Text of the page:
I first became aware of cauliflower’s transformation to hotness when my friend Lynne, who has worked in the food industry for many years, told me that she finally found a non-meat item her husband would eat for dinner—Roasted Cauliflower. She sent me her recipe, and sure enough, it not only looked good but it also tasted good.
Then last month I went to event featuring a restaurant owner, a TV food presenter and an executive who feeds thousands of people a day at a sports center. When asked what food was cutting edge today, all of them said, “Cauliflower.”
In a recent issue of Entertainment Weekly, nearly a whole page was devoted to a recipe from Sarah Michelle Gellar (better known as Buffy the Vampire Slayer). Guess the name of the recipe: Cauliflower Popcorn.
And just yesterday I saw a new version of cauliflower in the fresh produce department—a bag of cauliflower so finely chopped that it looked like puffy rice. Just the thing if you want to make a Cauliflower Crust Pizza or Cauliflower Fritters.
I guess I’m old-fashioned because I still like Cauliflower in Cheese Sauce—my first introduction to this vegetable. Eventually I moved on to Cauliflower with Potatoes from Madhur Jaffrey’s “Indian Cookery.”
|Pasta with Indian Cauliflower Sauce|
Now I’ve discovered an even spicier dish called Benarasi Cauliflower from “The Good Cook: Vegetables”, an old Time-Life cookbook series. This is my go-to cauliflower recipe at the moment.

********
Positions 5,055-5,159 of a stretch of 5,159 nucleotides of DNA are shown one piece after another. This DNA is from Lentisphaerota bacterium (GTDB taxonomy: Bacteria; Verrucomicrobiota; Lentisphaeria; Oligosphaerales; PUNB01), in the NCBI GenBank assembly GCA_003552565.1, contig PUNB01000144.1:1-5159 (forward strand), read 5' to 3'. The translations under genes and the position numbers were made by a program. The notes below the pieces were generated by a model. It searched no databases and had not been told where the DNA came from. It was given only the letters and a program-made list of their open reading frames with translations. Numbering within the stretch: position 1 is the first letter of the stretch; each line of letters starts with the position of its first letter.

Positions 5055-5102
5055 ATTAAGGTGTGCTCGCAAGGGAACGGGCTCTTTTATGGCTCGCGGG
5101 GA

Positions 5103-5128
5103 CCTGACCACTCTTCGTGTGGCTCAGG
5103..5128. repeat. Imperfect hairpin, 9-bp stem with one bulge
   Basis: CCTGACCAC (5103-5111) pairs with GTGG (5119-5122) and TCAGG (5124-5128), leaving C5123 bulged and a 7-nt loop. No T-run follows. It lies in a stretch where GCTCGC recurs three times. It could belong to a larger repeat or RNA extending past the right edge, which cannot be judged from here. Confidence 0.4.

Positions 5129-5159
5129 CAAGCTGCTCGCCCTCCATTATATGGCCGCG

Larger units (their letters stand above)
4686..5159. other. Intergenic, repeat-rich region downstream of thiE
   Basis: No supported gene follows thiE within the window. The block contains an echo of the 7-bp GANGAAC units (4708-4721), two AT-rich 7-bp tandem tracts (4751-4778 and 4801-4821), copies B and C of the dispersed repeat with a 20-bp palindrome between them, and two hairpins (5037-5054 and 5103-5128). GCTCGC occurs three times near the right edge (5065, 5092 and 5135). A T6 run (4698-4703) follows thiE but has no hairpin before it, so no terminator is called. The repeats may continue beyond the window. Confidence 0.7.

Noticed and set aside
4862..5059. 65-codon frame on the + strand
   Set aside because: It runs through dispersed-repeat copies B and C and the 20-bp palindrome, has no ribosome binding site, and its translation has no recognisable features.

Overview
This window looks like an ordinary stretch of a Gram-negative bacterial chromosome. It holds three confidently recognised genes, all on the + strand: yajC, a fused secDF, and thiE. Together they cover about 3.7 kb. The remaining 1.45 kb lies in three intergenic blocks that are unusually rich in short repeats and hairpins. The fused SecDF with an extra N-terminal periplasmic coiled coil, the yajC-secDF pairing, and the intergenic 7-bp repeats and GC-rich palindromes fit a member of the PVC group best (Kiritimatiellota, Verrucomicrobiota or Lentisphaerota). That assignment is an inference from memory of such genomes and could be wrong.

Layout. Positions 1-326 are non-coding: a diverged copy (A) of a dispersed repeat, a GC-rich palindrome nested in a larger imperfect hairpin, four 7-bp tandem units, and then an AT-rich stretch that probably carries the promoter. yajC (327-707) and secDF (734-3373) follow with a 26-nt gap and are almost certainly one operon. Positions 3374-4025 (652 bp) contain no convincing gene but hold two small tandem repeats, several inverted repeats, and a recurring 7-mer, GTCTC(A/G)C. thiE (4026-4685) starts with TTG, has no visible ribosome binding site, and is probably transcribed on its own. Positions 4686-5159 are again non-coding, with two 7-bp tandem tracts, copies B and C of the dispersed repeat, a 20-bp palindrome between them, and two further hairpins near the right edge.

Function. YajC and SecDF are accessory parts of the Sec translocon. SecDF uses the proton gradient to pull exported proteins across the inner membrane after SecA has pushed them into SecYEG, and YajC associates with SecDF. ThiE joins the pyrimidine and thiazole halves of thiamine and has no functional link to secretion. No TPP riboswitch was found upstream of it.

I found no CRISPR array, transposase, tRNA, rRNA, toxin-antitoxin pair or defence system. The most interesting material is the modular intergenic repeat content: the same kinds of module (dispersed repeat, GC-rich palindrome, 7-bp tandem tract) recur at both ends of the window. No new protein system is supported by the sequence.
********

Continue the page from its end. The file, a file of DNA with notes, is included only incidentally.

Benarasi Cauliflower – serves 4-6 (adapted from “The Good Cook: Vegetables”)
1 small cauliflower, divided into bite-size florets
1 tablespoon olive or canola oil + more if needed
1 medium onion, coarsely chopped
1 teaspoon ground coriander
1/2 teaspoon ground cumin
1/2 teaspoon turmeric
1/2 teaspoon salt
1/4 teaspoon black pepper
1/4 teaspoon cayenne pepper
2 cardamom pods, seeds only
3 plum tomatoes, peeled and roughly chopped
Begin heating 1 tablespoon oil in a large frying pan or wok. Add the cauliflower florets and stir-fry until the florets start to brown, about 5 minutes. Transfer the florets to a large bowl or plate.
Puree the onion, coriander, cumin, turmeric, salt, black pepper, cayenne pepper, cloves, cardamom seeds and chopped tomatoes in a blender. Pour the blended liquid into the frying pan or wok and cook over low heat for about 5 minutes, or until the mixture begins to thicken.
Add the cauliflower florets and stir gently until they are covered with sauce. Cover with a lid and cook over low heat, stirring occasionally, for about 10 minutes, or until the florets can be pierced with a fork. Serve immediately or reheat when needed. This dish is also good cold.For more recipes, order "Help! My Apartment Has a Kitchen!"